Hello and welcome to the dodo blog! This is a blog about dodos in the news, science, culture, art, history, biology, books, media and their influence in the modern culture. Why dodos? Among the extinct animals, the dodos are the most popular, they are icons, they are symbols, they are very famous, they are almost super-stars! But they are much better than super-stars: dodos don’t get drunk and fight with reports, dodos don’t use weird clothes that are going to be next tendency in fashion, dodos don’t make scandals and appear in the first page of a tabloid, dodos don’t expend their money with drugs or illegal substances, dodos don’t make stupid comments. Well, actually they don’t do anything more, because… they are dead. Extinct!
Poor little stupid and dead birds. I think that they deserve more love and that is one of the reasons of this blog. I created it to keep their memory alive, to keep alive the awful and massive power of the human being of destroy the nature, to share the dodo history, to show how popular they are nowadays, to show what people are saying about them and where you can find them. This is a homage blog to dodos.
However, if you never heard about them and have no idea about the Mauritius Islands, don’t worry, this is your lucky day. Wikipedia has a great Dodo article: the history, etymology, the sad end, other interesting information and pictures – of reconstructed Mauritius Dodos at museums. And what the hack the word dodo means? Nobody is sure about it:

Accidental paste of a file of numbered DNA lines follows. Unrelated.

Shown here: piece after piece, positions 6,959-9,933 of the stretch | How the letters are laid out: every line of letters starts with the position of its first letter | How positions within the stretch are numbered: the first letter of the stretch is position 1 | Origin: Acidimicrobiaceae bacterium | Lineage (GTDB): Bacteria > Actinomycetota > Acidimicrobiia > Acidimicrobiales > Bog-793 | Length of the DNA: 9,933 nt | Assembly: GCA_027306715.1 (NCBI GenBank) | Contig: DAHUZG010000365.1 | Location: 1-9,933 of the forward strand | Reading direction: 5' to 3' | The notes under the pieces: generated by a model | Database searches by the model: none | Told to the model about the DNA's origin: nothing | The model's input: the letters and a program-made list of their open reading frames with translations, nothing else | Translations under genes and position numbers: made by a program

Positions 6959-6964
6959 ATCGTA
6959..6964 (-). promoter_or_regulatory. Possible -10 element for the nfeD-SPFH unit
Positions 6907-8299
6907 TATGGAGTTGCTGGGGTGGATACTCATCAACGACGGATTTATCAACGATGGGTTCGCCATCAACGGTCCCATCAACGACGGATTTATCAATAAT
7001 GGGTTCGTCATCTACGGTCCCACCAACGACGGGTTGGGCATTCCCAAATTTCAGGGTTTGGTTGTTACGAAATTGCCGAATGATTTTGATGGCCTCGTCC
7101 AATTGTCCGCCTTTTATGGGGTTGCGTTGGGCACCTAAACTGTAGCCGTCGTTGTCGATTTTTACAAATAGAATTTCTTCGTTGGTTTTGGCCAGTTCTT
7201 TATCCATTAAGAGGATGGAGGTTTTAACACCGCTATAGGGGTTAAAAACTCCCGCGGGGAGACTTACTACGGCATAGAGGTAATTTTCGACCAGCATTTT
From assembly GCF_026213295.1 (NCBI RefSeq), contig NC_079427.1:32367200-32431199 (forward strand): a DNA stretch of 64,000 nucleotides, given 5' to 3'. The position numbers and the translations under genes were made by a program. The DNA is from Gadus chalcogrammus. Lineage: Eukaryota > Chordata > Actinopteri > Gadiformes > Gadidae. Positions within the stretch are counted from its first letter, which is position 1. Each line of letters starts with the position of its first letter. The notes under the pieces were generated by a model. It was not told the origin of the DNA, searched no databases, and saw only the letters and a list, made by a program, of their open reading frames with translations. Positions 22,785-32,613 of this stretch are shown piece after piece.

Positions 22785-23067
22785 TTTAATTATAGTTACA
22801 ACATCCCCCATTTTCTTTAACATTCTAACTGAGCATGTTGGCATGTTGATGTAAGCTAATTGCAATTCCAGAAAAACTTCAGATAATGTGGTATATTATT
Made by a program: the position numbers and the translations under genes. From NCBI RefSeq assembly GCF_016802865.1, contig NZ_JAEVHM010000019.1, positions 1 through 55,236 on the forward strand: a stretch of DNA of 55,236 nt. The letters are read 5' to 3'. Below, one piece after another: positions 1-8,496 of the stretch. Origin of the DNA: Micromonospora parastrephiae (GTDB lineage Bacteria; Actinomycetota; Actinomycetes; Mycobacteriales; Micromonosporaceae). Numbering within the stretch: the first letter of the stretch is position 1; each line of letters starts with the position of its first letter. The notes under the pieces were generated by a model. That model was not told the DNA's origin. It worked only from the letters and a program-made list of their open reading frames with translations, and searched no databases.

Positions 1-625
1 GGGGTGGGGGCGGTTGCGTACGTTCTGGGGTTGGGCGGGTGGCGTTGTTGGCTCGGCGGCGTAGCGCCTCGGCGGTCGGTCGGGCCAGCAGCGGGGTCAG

The origin of the word “Dodo” is one of controversy. It is related to the Dutch word “dodaars” (referring to the feathers on its buttocks) the name of the little Grebe or Dabchick in the Dutch language. Probably not entirely because they shared a similar physical appearance (apart from the feathers on the buttocks), but because the dodo, like the little Grebe, couldn’t walk very well, making it an easy prey for Dutch sailors. Others believe it’s related to the archaic Portuguese word “doudo” meaning fool or simpleton. Yet another possibility, as author David Quammen has noted in his book “Song of the Dodo”, “that ‘dodo’ was an onomatopoeic approximation of the bird’s own call, a two-note pigeony sound like ‘doo-doo’.”
But how are we going to know now, since they killed all of them in less than one century? I’m still pissed angry about this, since the day I discovered that my changes to see a real dodo were zero. Anyway, back to the dodos, the dodo is the “star” of the article about extinct birds at Wikipedia and the Coat of arms of Mauritius has a dodo! (I’m not sure if those are good things, very sad or good but sad.) And, if you don’t know yet, Mauritius was the place that dodos lived before the Dutch discover how good they could it be as food.
Be prepare for a lot of images of dodos, a plenty of links and all the other information that I can find. All the links, suggestions and comments are welcome: feel free to do it and post any commens. My name is Bibi and I’m a dodo.